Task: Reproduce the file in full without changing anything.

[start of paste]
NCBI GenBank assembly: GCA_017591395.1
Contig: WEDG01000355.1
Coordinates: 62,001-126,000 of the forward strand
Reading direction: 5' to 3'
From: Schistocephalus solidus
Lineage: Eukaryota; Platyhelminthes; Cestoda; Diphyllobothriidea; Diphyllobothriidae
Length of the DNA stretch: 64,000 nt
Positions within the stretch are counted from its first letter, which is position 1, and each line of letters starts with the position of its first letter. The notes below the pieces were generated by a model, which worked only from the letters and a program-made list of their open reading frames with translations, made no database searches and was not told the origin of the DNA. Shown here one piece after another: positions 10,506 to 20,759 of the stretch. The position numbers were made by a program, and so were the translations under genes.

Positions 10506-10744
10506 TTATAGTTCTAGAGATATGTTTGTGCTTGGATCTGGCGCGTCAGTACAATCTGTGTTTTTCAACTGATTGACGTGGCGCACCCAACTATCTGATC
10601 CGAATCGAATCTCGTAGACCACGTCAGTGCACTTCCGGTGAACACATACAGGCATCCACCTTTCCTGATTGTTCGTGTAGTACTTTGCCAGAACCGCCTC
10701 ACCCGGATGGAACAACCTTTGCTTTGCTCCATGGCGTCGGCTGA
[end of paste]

NCBI GenBank assembly: GCA_017591395.1
Contig: WEDG01000355.1
Coordinates: 62,001-126,000 of the forward strand
Reading direction: 5' to 3'
From: Schistocephalus solidus
Lineage: Eukaryota; Platyhelminthes; Cestoda; Diphyllobothriidea; Diphyllobothriidae
Length of the DNA stretch: 64,000 nt
Positions within the stretch are counted from its first letter, which is position 1, and each line of letters starts with the position of its first letter. The notes below the pieces were generated by a model, which worked only from the letters and a program-made list of their open reading frames with translations, made no database searches and was not told the origin of the DNA. Shown here one piece after another: positions 10,506 to 20,759 of the stretch. The position numbers were made by a program, and so were the translations under genes.

Positions 10506-10744
10506 TTATAGTTCTAGAGATATGTTTGTGCTTGGATCTGGCGCGTCAGTACAATCTGTGTTTTTCAACTGATTGACGTGGCGCACCCAACTATCTGATC
10601 CGAATCGAATCTCGTAGACCACGTCAGTGCACTTCCGGTGAACACATACAGGCATCCACCTTTCCTGATTGTTCGTGTAGTACTTTGCCAGAACCGCCTC
10701 ACCCGGATGGAACAACCTTTGCTTTGCTCCATGGCGTCGGCTGA